Lebanon violence is a dangerous distraction from reform, experts say

Armed clashes killed seven people amid rising tension over Beirut blast probe and political turmoil

A protest on Tuesday against Hezbollah in front of the Justice Palace in Beirut. EPA
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One of Lebanon’s worst episodes of violence since the end of the civil war is unlikely to topple the government or even stoke wide-scale civil unrest, analysts have told The National.

Seven people were killed in fighting fuelled by rising tension over the Beirut blast probe.

The Iran-backed Hezbollah has accused its political rival, the Christian Lebanese Forces (LF) party, of firing at “peaceful demonstrators” who took to the streets last week to demand the dismissal of the judge leading the investigation into the port explosion.

Watch people flee as gunfire breaks out in Beirut

Watch people flee as gunfire breaks out in Beirut

The LF denies the accusations, arguing that fighting broke out between Hezbollah loyalists and residents after protesters stormed the area that separated Muslim and Christian neighbourhoods during Lebanon’s 15-year civil war.

Hezbollah leader Hassan Nasrallah gave a warning on Monday that the country was facing a “dangerous and critical new stage” while boasting that his party commanded a strong force of 100,000 fighters.

“Don't miscalculate. Sit quietly and get your act together,” Nasrallah said in a fiery speech, addressing LF chief Samir Geagea. But Mr Nasrallah said Hezbollah would not be lured into a domestic conflict.

His message, analysts say, is multifaceted.

“Hezbollah is saying 'we don’t want to be involved in a domestic conflict but we’re strong and ready',” Ibrahim Bayram, an expert in the party’s affairs, told The National.

That said, Hezbollah and its Shiite ally, the Amal movement led by parliamentary Speaker Nabih Berri, are unlikely to concede when it comes to replacing Judge Tarek Bitar, Mr Bayram said.

Nasrallah has accused Mr Bitar and the US of politicising the probe after the judge issued arrest warrants for former public works minister Youssef Finanous, a Hezbollah ally, and ex-finance minister Ali Hassan Khalil, a member of Mr Berri’s parliamentary bloc and the target of US sanctions.

Both Mr Hassan Khalil and Mr Finanous, along with ex-prime minister Hassan Diab and two former ministers, have snubbed Mr Bitar’s summons, arguing he had no constitutional authority to prosecute them.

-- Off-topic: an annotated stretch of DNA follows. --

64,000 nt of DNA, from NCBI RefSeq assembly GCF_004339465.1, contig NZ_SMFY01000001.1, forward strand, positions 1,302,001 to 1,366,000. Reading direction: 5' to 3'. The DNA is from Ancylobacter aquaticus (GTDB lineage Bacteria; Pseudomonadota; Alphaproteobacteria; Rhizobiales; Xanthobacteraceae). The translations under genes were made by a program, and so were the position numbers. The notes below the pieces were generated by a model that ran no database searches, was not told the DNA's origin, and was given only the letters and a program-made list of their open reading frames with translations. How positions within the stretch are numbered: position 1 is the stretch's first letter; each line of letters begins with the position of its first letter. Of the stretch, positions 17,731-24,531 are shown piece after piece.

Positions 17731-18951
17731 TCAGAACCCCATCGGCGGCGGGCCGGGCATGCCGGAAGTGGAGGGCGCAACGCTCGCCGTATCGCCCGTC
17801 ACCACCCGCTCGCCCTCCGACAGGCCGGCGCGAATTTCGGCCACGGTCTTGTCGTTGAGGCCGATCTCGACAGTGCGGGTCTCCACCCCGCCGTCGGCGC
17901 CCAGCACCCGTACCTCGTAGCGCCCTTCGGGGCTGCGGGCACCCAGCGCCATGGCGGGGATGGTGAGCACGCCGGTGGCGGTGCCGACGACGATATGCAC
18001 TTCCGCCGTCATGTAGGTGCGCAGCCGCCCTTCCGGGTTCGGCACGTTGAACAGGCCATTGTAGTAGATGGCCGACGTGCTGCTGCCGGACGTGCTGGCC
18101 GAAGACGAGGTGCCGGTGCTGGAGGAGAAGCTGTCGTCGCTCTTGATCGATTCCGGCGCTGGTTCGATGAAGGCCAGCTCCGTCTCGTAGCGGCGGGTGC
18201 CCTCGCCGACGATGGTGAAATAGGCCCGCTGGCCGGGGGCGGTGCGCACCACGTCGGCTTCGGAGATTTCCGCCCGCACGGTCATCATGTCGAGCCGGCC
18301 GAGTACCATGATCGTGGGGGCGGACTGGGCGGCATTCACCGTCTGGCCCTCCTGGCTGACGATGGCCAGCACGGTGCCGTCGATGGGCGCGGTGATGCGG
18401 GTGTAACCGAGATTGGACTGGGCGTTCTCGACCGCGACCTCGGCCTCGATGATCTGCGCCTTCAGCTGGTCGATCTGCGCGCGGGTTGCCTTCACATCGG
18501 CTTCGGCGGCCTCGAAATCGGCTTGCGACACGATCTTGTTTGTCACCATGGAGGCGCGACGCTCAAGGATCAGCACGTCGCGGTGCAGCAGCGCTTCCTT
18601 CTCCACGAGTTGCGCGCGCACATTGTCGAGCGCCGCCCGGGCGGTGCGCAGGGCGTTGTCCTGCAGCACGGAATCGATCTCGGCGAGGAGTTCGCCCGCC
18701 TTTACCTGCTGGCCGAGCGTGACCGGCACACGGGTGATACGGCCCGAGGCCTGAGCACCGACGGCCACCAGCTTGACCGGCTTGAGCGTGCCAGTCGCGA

Historic economic crisis

All five officials have been charged with criminal negligence in connection with the blast that killed more than 214 people and forced Mr Diab’s resignation, leaving the country without a functioning government for more than a year. The political vacuum accelerated Lebanon's financial meltdown, which the World Bank says ranks in the top three economic crises since the 1850s.

Mr Bayram said the latest tension over the probe was unlikely to topple the government of prime minister Najib Mikati given the country’s economic and financial woes.

“The risk of miscalculation, however, is real against the backdrop of tensions between Tehran and the US over Iran’s nuclear programme," he said.

Mr Mikati has yet to schedule a Cabinet meeting. Ministers affiliated with Hezbollah and Amal have threatened to boycott coming sessions if the Cabinet fails to block Mr Bitar from prosecuting senior officials. Hezbollah and its allies say political officials should be tried before a special body that comprises senior judges and politicians.

Mr Bayram said the Cabinet was unlikely to meet before a compromise deal was reached.

As of Tuesday morning, Mr Mikati had yet to decide on the timing of the Cabinet’s coming session, a source close to the prime minister told The National. Such a meeting would take place when political tension subsides, the source said.

Reforms stall

Though tension is likely to be wholly contained in the near future, the renewed political bickering deals a major blow for the government’s credibility and its commitment to enacting reforms, Mr Mohanad Hage Ali of the Carnegie Middle East Centre said.

The international community has been pressuring the government into enacting reforms in exchange for financial aid and demanding open elections in the spring, as well as an independent investigation in the port blast.

Lebanon protests: hundreds take to streets for third day

Lebanon protests: hundreds take to streets for third day

“The spotlight is now back on Hezbollah and its arsenal of weapons rather than the government’s reform programme and the investigation into the Beirut blast,” Mr Hage Ali said.

The confrontation was no longer between the ruling class and opposition groups but rather between Hezbollah and the LF, he said.

“It remains to be seen whether the LF gains from this confrontation by polarising Christian voters ahead of the upcoming elections,” he said.

The spotlight is now back on Hezbollah and its arsenal of weapons
Mohanad Haj Ali

Mr Bayram said continuing tension between the LF and Hezbollah was likely to weigh on President Michel Aoun, Hezbollah’s Christian ally.

Mr Aoun’s son-in-law Gebran Bassil, the leader of largest Christian parliamentary bloc and a staunch Hezbollah ally, has accused his Mr Geagea of stoking civil strife.

Updated: October 20, 2021, 11:08 AM